Most public sector banks have emerged as major wealth destroyers in 2019 as they have been under pressure, despite recapitalisation and rate cuts, on asset quality issues, increase in bad loans, non-performing asset (NPA) divergence issues and low visibility of profit in the near future.
On a year-to-date basis, the Nifty PSU bank index has cracked 17 percent as against a 13 percent rise in the benchmark Nifty.
Allahabad Bank, Indian Bank, Central Bank of India, Oriental Bank, Union Bank of India and Bank of India have declined between 30-60 percent just in 2019. Other losers include Syndicate Bank, J&K Bank, Punjab National Bank, Canara Bank and Bank of Baroda, which have dipped between 15-25 percent in this time.
However, State Bank of India (SBI) has been an exception, gaining around 12 percent in 2019. SBI, which was trading around Rs 295 at the beginning of the year is now at Rs 335 per share, up 45 percent. The bank hit its all-time high level of Rs 373.70 on July 18, 2019, and a 52-week low of Rs 244.35 on October 9, 2019.
For Q2, the bank reported a net profit for the September quarter to Rs 3,011.73 crore. The lender had posted a profit of Rs 944.87 crore in the same quarter last year. However, recently, Reserve Bank of India found that SBI has under-reported bad loans by Rs 11,932 crore in the year ended 31 March 2019.
The bank had reported Rs 65,895 crore net NPAs during the year, while the RBI assessed it at Rs 77,827 crore, leaving a gap of Rs 11,932 crore. The divergence in provisioning also increased by Rs 12,036 crore for the fiscal ended March 2019. However, among PSU banks, SBI is the most preferred stock for most analysts.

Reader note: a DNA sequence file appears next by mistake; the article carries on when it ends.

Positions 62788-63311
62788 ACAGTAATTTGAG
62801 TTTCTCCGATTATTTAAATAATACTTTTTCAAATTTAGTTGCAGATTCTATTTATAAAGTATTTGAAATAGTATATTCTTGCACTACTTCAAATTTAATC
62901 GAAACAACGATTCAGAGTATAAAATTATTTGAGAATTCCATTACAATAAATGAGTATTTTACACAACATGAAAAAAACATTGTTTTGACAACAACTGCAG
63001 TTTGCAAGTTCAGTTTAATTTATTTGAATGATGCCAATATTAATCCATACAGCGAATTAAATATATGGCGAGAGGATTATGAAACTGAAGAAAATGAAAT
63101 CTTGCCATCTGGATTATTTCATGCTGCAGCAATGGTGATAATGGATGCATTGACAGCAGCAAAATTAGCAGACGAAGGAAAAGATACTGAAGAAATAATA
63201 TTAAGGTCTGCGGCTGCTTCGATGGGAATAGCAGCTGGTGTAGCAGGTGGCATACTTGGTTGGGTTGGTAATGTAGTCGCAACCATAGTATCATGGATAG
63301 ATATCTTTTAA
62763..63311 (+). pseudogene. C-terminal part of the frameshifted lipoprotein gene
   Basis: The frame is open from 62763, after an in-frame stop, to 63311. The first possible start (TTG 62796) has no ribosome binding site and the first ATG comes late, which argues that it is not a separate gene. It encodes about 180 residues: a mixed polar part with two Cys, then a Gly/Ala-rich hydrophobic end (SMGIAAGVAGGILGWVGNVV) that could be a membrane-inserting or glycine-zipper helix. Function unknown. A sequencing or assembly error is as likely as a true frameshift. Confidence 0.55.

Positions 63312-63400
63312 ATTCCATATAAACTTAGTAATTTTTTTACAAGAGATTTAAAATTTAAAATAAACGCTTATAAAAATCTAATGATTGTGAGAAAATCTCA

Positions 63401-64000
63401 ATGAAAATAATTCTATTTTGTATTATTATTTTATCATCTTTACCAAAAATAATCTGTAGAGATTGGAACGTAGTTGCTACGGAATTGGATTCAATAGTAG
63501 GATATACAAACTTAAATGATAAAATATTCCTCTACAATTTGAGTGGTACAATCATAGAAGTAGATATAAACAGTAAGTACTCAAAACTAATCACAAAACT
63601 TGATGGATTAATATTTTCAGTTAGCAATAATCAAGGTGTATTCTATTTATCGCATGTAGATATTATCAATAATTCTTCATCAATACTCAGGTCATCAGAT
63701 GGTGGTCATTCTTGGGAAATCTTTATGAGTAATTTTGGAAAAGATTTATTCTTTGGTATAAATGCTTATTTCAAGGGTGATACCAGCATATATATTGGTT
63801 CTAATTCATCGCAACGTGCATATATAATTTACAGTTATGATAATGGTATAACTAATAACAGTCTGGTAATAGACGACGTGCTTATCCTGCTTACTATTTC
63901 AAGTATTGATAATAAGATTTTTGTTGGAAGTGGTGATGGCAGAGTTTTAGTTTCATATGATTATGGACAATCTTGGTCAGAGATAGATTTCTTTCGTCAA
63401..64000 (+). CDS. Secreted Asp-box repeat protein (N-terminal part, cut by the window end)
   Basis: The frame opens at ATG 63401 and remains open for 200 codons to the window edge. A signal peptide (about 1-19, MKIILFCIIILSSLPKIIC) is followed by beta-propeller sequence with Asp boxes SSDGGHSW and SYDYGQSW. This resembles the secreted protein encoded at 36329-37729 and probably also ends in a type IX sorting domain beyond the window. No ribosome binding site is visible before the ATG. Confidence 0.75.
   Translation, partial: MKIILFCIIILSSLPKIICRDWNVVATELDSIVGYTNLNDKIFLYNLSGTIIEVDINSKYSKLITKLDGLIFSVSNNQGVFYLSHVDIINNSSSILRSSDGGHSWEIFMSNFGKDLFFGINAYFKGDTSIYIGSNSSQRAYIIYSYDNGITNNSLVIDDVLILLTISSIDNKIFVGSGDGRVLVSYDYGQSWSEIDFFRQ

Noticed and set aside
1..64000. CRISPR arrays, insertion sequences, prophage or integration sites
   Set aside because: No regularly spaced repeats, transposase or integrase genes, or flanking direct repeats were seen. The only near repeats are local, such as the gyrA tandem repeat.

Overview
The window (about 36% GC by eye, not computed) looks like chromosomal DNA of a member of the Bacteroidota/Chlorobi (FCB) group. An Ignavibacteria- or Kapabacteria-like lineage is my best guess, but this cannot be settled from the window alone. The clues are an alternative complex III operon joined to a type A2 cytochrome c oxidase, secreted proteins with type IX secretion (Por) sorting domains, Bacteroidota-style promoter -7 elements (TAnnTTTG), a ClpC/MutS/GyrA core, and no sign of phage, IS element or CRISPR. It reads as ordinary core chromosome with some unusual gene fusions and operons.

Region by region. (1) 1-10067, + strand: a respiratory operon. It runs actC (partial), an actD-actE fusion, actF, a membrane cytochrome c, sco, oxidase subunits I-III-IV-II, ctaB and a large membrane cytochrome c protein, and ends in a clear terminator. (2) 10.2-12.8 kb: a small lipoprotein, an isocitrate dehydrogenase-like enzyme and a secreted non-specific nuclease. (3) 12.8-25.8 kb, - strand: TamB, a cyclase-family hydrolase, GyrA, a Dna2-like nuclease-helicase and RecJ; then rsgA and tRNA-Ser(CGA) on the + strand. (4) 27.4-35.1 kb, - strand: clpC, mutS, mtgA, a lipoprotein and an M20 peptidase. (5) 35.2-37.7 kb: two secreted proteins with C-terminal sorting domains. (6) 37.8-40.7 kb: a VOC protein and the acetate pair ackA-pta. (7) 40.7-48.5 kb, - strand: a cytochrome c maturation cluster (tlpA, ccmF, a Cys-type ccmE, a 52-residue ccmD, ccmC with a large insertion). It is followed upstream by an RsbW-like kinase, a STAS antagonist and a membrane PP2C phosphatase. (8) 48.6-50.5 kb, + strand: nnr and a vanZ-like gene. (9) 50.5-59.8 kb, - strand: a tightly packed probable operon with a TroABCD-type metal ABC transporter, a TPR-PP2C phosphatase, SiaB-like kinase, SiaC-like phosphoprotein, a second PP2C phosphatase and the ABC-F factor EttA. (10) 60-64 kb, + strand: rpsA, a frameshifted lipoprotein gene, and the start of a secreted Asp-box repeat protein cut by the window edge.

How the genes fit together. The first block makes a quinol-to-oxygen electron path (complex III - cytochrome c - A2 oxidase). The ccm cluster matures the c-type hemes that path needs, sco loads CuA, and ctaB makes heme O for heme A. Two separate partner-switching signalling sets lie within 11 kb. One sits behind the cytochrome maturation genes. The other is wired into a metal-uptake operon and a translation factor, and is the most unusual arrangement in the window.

"SBI’s significantly large and strong liability franchise gives it a strong CoF advantage giving it market-making leadership in certain key product segments in retail and undisputed leadership in the corporate segment. This has driven the strong core earnings," India Nivesh said in a report.
It added that the recent resolution of a large stressed steel asset is finally beginning to set in motion long-awaited recoveries from written-off assets and this should translate the push up the normalised core operating profit assets resulting in a stronger bottom line.
Coupled with an upward bias to SBI’s banking business valuation, the brokerage believes SBI provides strong upside potential.
However, for the overall PSU Bank sector, BOB Capital has a bleak outlook for FY20. It does not expect any material improvement in credit growth for FY20. At the same time, as public sector banks grapple with the mega consolidation exercise, private banks will be able to step in and augment market share, it added.
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